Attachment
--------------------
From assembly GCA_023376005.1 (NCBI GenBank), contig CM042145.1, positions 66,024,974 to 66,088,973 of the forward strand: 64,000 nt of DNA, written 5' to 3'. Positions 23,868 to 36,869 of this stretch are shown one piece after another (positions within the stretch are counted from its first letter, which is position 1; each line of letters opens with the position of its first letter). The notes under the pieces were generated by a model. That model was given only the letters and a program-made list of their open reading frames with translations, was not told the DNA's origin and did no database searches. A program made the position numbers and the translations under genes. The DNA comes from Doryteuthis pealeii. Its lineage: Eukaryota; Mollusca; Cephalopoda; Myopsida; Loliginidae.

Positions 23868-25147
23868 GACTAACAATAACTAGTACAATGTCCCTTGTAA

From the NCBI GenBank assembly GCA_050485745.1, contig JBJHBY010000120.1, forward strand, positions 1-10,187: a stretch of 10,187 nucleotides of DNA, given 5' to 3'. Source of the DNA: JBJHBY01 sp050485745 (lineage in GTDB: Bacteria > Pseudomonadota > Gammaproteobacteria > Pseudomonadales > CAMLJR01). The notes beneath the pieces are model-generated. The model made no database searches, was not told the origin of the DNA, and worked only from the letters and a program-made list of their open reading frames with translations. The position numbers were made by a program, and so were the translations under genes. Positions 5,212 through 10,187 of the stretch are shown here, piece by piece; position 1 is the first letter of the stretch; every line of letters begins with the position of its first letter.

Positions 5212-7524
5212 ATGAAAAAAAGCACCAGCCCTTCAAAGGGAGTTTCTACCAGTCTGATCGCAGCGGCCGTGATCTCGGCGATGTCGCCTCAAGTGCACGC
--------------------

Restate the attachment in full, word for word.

From assembly GCA_023376005.1 (NCBI GenBank), contig CM042145.1, positions 66,024,974 to 66,088,973 of the forward strand: 64,000 nt of DNA, written 5' to 3'. Positions 23,868 to 36,869 of this stretch are shown one piece after another (positions within the stretch are counted from its first letter, which is position 1; each line of letters opens with the position of its first letter). The notes under the pieces were generated by a model. That model was given only the letters and a program-made list of their open reading frames with translations, was not told the DNA's origin and did no database searches. A program made the position numbers and the translations under genes. The DNA comes from Doryteuthis pealeii. Its lineage: Eukaryota; Mollusca; Cephalopoda; Myopsida; Loliginidae.

Positions 23868-25147
23868 GACTAACAATAACTAGTACAATGTCCCTTGTAA

From the NCBI GenBank assembly GCA_050485745.1, contig JBJHBY010000120.1, forward strand, positions 1-10,187: a stretch of 10,187 nucleotides of DNA, given 5' to 3'. Source of the DNA: JBJHBY01 sp050485745 (lineage in GTDB: Bacteria > Pseudomonadota > Gammaproteobacteria > Pseudomonadales > CAMLJR01). The notes beneath the pieces are model-generated. The model made no database searches, was not told the origin of the DNA, and worked only from the letters and a program-made list of their open reading frames with translations. The position numbers were made by a program, and so were the translations under genes. Positions 5,212 through 10,187 of the stretch are shown here, piece by piece; position 1 is the first letter of the stretch; every line of letters begins with the position of its first letter.

Positions 5212-7524
5212 ATGAAAAAAAGCACCAGCCCTTCAAAGGGAGTTTCTACCAGTCTGATCGCAGCGGCCGTGATCTCGGCGATGTCGCCTCAAGTGCACGC